The Need for Speed

 LOGISTICS SPEEDHere’s how to keep up with the rapidly changing world of commerce.

By Michael Forhez

In today’s digital world, consumers are increasingly relying on e-commerce sites and mobile apps to enable their near insatiable quest for the right product and offer delivered anytime, anywhere, usually in 24 hours or less. If consumers can't find what they want when they want it, they’ll just move on — with your company missing out on that initial or subsequent sale.

According to Macquarie retail analyst Ben Schacter, “26 cents out of every dollar spent online in the U.S. during 2015 came through Amazon.” Demand is so great for the instant shopping experience that Schacter also predicts that “the number of American households with Amazon Prime accounts will likely double by 2020.” In a digital and mobile-enabled world, consumers now have shopping at their literal fingertips, with expectations to match.

The need for variety and speed, once a distinction for many retailers, is now considered table stakes. So how should retailers and brand owners respond to these demands? How can they fulfill orders ever more quickly, without a loss in accuracy, efficiency and efficacy? And, how will they not just stay alive, but thrive when so much more is being demanded every day?

To start, we should take a fresh look at the strategy and operating network for product information management (PIM), since this represents the bulwark and threshold for seamless transacting. By using high-quality product images linked to interesting, robust and complete information, consumers will be better served, return costs can be better managed and loyalty increased.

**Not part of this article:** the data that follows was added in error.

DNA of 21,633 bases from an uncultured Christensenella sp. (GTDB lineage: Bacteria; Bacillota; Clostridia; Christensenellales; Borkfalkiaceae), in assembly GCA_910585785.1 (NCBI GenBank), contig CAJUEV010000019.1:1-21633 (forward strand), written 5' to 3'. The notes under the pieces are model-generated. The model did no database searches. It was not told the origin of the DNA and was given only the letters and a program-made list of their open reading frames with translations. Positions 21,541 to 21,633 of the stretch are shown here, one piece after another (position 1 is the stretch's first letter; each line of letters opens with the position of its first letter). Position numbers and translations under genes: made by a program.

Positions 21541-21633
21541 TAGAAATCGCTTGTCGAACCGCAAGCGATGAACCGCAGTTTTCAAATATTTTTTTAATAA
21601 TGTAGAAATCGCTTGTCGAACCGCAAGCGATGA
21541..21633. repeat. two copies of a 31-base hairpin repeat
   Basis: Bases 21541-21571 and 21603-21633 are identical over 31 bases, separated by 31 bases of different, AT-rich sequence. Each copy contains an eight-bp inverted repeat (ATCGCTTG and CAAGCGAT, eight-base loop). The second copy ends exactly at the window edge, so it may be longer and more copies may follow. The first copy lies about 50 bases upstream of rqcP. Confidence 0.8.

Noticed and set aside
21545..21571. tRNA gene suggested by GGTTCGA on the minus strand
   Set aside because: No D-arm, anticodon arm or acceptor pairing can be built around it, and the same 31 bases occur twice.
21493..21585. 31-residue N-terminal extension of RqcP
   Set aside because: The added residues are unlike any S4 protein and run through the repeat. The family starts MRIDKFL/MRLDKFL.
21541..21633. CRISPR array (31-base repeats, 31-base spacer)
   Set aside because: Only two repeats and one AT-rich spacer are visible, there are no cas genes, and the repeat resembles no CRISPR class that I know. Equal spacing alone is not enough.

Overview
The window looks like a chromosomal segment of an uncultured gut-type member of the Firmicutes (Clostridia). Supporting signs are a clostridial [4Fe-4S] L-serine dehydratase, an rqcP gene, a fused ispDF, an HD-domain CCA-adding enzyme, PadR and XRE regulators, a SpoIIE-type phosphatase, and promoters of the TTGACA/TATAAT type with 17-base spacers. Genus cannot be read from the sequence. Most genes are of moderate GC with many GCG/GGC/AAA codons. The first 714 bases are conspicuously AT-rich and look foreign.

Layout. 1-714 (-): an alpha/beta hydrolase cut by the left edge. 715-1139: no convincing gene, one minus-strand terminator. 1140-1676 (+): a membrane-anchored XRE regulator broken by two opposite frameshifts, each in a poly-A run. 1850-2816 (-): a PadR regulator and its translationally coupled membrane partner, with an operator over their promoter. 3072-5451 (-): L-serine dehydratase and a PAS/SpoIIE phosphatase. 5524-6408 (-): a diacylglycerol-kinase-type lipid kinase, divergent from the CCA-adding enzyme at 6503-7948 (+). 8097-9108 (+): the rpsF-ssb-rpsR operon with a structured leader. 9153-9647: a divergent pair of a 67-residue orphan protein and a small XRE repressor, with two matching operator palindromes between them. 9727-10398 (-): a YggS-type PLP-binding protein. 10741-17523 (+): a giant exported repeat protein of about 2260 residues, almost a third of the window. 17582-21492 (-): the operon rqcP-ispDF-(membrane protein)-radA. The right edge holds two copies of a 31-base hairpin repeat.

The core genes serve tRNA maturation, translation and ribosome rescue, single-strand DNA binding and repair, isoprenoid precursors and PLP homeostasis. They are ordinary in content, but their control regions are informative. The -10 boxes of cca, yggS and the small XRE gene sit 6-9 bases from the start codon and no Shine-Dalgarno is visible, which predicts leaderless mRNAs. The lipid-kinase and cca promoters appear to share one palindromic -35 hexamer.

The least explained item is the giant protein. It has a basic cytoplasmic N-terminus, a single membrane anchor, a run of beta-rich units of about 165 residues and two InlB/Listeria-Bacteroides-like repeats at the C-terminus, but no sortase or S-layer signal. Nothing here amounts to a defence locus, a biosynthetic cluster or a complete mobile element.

What’s also becoming clear is that the last interaction between the brand/retailer and the consumer – delivery – is now becoming a critical metric. The nettlesome reality, however, is that most current purchase-to-delivery models do not synch with this need. As 77 percent of U.S. e-commerce shoppers in a 2015 Delivery Matters USA survey stated, “I am more likely to shop again from an online retailer if I am happy with the delivery of my goods.”

A Step Back

For the last two decades the prevailing logistics model has been the hub and spoke, which was pioneered by Delta Airlines in the 1950s then adopted by major global courier delivery services like FedEx and UPS in the 1970s. Leading offline retailers have traditionally followed the hub-and-spoke model for their primary distribution mechanism, locating their distribution centers in less populated areas. However, to keep up with the consumer demand for two-day shipping, next day or even same day, retailers face a daunting challenge, particularly in the Internet age.

With online purchasing speeding the sales process, the urgency for rethinking and calibrating logistics models and capabilities stands at a literal and figurative crossroads with consumers forcing e-commerce retailers, big box stores, drug stores, grocers, department stores and even small and medium businesses to do better at delivery—or be gone. This will necessitate new supply chain and delivery strategies, technology and metrics for consistently improving performance not just once in a while but consistently. How will evolving retailers and their suppliers meet this demand?